But his most influential discovery at Gildden was a new, more cost-effective way to synthesize the female sex hormone progesterone. (At the time, it was used to help women prevent miscarriages.) When water accidentally leaked into a tank of purified soybean oil, Julian realized that the resulting white mass that formed was stigmasterol, a steroid derived from certain plants. The process of synthesizing stigmasterol into progesterone was already known, but there was no way to produce it on a large scale. In the end, the accident in the tank led Julian to develop a way to mass-produce progesterone.
His Crowning Achievement Brought Cortisone to the People
Julian is perhaps best known for synthesizing cortisone from soybeans. The hormone is commonly used to treat inflammation in joints and tendons. When the Mayo Clinic proclaimed that cortisone relieved symptoms of rheumatoid arthritis, demand suddenly increased. Scientists had competed to find a way to produce it from scratch, but Julian found a way to synthesize it. Prior his discovery, cortisone could only be made from the bile of slaughtered oxen. It took almost 15,000 oxen to produce enough cortisone for one patient’s treatment for a year, making the compound's price prohibitively high.
Following Julian’s discovery, cortisone became widely available, helping many people alleviate their pain. Other products that were developed because of his research led to hormone birth control and medications that were integral to preventing organ rejection following transplants.
He Started His Own Company
In 1953, Julian left Glidden and started his own company, Julian Laboratories, based in Chicago. Their main focus was producing synthetic cortisone. At first, Julian continued using soybeans, but soon discovered that wild Mexican yams were even more effective. He then opened a second lab in Mexico to begin cultivating more yams. In 1961, he sold the company to pharmaceutical giant, Smith, Kline and French (SKF) for the vast amount of 2.3 million dollars. He had already been collaborating with SKF, and continued to do research with them after he sold them his company. The sale of Julian Labs made him one of the first Black millionaires in the U.S.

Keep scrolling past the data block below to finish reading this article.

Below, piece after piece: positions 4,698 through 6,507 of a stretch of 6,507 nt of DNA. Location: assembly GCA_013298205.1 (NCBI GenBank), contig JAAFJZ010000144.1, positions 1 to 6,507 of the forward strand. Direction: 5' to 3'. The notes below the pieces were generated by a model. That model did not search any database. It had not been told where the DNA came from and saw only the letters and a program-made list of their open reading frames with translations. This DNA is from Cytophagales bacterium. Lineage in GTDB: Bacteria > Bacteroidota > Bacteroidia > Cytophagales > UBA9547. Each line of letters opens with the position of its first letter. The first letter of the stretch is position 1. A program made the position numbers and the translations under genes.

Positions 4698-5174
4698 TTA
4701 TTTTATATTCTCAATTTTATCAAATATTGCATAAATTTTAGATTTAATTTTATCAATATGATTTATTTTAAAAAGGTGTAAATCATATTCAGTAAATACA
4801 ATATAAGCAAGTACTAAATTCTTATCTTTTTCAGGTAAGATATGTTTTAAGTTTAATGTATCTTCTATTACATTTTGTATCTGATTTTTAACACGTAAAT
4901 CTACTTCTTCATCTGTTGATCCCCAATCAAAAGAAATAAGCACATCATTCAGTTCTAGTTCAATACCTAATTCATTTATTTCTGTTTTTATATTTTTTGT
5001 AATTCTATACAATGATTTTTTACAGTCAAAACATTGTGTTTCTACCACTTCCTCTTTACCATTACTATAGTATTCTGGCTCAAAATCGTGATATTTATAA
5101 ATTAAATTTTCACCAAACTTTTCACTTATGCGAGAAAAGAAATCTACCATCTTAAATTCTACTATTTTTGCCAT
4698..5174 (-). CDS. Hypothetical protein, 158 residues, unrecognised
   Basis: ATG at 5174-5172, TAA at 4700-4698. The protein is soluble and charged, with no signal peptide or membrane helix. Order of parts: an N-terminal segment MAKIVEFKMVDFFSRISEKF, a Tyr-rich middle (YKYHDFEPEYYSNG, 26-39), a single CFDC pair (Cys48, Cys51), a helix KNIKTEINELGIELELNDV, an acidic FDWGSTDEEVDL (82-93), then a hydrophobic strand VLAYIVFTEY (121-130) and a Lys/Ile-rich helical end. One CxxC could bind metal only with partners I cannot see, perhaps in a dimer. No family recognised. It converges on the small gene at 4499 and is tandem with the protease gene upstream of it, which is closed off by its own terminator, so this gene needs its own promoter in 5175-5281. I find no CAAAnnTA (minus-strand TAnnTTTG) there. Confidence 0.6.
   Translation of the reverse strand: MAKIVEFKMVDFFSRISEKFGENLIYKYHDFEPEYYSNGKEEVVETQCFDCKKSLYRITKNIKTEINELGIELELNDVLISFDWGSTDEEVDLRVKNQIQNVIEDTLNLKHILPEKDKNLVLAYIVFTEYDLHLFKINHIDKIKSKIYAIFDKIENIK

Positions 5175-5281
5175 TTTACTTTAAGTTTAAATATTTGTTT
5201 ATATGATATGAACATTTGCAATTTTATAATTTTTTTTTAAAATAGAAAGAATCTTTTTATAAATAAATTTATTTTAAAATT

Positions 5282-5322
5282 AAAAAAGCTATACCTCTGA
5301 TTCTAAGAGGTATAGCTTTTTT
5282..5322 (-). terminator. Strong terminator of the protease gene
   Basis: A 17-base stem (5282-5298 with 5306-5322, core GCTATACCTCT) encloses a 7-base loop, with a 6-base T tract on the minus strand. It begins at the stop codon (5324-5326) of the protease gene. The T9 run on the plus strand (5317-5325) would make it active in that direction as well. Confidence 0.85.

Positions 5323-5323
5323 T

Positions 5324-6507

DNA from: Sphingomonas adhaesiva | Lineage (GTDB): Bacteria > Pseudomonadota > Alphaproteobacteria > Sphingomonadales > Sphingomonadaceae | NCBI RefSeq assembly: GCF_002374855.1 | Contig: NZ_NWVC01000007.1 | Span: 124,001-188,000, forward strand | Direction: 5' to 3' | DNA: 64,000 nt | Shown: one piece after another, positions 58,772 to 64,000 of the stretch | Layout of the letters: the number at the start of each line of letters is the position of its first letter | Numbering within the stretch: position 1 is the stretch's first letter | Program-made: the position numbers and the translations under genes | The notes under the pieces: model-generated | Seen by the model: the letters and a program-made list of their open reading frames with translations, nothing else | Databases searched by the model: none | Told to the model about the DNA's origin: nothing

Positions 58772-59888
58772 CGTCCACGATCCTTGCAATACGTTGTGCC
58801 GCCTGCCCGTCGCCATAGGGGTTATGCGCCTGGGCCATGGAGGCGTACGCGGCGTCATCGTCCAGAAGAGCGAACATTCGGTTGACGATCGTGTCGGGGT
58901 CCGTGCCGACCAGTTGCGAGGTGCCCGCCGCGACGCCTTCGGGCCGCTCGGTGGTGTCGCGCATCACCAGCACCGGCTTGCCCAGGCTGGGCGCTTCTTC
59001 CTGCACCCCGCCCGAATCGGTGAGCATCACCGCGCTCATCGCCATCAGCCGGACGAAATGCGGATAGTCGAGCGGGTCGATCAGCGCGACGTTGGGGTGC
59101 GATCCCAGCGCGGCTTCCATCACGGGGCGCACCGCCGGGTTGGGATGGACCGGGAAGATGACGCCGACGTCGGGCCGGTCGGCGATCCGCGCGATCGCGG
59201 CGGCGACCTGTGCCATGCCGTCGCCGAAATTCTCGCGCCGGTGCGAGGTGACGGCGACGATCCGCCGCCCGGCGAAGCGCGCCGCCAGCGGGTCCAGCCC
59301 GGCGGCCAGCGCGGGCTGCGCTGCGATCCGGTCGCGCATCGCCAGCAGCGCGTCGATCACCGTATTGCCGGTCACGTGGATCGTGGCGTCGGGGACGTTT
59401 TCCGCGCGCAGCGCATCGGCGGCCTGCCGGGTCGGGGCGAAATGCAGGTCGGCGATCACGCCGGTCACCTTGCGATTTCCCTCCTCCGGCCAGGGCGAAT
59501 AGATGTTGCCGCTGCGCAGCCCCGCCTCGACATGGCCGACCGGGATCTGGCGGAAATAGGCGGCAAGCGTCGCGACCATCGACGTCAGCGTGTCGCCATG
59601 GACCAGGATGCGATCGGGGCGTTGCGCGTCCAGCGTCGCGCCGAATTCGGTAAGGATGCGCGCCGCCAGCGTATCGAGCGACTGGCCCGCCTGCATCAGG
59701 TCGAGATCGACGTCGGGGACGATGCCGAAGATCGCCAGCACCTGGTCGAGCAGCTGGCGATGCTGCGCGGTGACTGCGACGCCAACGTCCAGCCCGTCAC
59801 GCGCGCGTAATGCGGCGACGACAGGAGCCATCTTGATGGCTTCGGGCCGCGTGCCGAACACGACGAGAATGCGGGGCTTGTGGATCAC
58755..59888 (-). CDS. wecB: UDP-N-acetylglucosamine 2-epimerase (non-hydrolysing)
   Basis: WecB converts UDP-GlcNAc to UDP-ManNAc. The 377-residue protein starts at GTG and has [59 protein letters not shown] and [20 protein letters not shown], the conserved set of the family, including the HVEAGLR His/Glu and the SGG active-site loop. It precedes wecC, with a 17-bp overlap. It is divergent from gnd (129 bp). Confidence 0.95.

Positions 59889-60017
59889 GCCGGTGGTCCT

He Was a Role Model and Activist
Over time, and especially in the period after selling his company, Julian became more involved in civil rights. He had already been a mentor to many, having hired and trained dozens of young Black chemists. But later in his life, Julian consciously took on a larger role in activism. In a 2007 Congressional resolution to honor Julian, many of his civil rights achievements were highlighted, like his involvement with the National Association for the Advancement of Colored People and the Southern Christian Leadership Conference, and the founding of the National Negro Business and Professional Committee for the Legal Defense Fund. He was also involved with efforts to further integrative housing, an important cause at a time when there was much resistance to the idea of Black homeowners moving into predominantly white communities. This was a subject Julian was personally connected to, as his family’s house in Oak Park, Illinois, was firebombed in 1950 — right before they moved in. It was attacked again the following year.